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Victorville, California, was inhabited by settlers in 1858. It was not founded formally until 1895, when the town was named Victor in honor of California's Southern Railroad general manager Jacob Nash Victor. In 1901, the name was changed to Victorville to end much confusion with the town of Victor, Colorado. Victorville is many things: a historic crossing for the mass migrations and expeditions to the West, a historic railroad depot, a ranch town, a hideaway for the glamorous of Hollywood during the Golden Era, and a stop on the Mother Road of Grapes of Wrath fame. Several Native American sites are located in Victorville and along the Mojave River, which spans its northernmost borders. Petroglyphs and pictographs, prehistoric symbols etched or drawn by the first High Desert occupants, can still be seen along the rock walls of the Narrows where the river sliced into slabs of solid granite over thousands of years.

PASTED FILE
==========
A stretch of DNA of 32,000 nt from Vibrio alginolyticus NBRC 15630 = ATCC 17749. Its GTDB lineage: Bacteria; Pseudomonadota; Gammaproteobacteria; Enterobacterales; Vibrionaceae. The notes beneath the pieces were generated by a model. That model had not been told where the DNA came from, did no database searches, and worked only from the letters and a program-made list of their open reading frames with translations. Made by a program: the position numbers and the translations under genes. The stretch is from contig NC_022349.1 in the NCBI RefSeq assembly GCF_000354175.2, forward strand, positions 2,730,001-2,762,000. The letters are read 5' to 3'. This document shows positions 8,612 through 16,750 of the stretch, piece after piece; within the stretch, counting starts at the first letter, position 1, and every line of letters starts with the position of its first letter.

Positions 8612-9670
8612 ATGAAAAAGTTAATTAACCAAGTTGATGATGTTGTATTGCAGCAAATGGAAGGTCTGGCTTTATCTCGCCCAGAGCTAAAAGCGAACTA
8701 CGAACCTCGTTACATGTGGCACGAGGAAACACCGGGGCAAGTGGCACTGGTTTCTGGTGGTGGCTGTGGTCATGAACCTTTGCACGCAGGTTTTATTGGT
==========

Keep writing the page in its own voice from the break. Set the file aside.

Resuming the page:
ISBN: 9781467129985
Format: Paperback
Publisher: Arcadia Publishing
State: California
Series: Images of America
Images: 203
Pages: 128
Dimensions: 6.5 (w) x 9.25 (h)
Dylan M. Almendral has been a resident of the High Desert area since 2009 and is involved in local history and preservation. He is a student of Victor Valley College with majors in the sciences.
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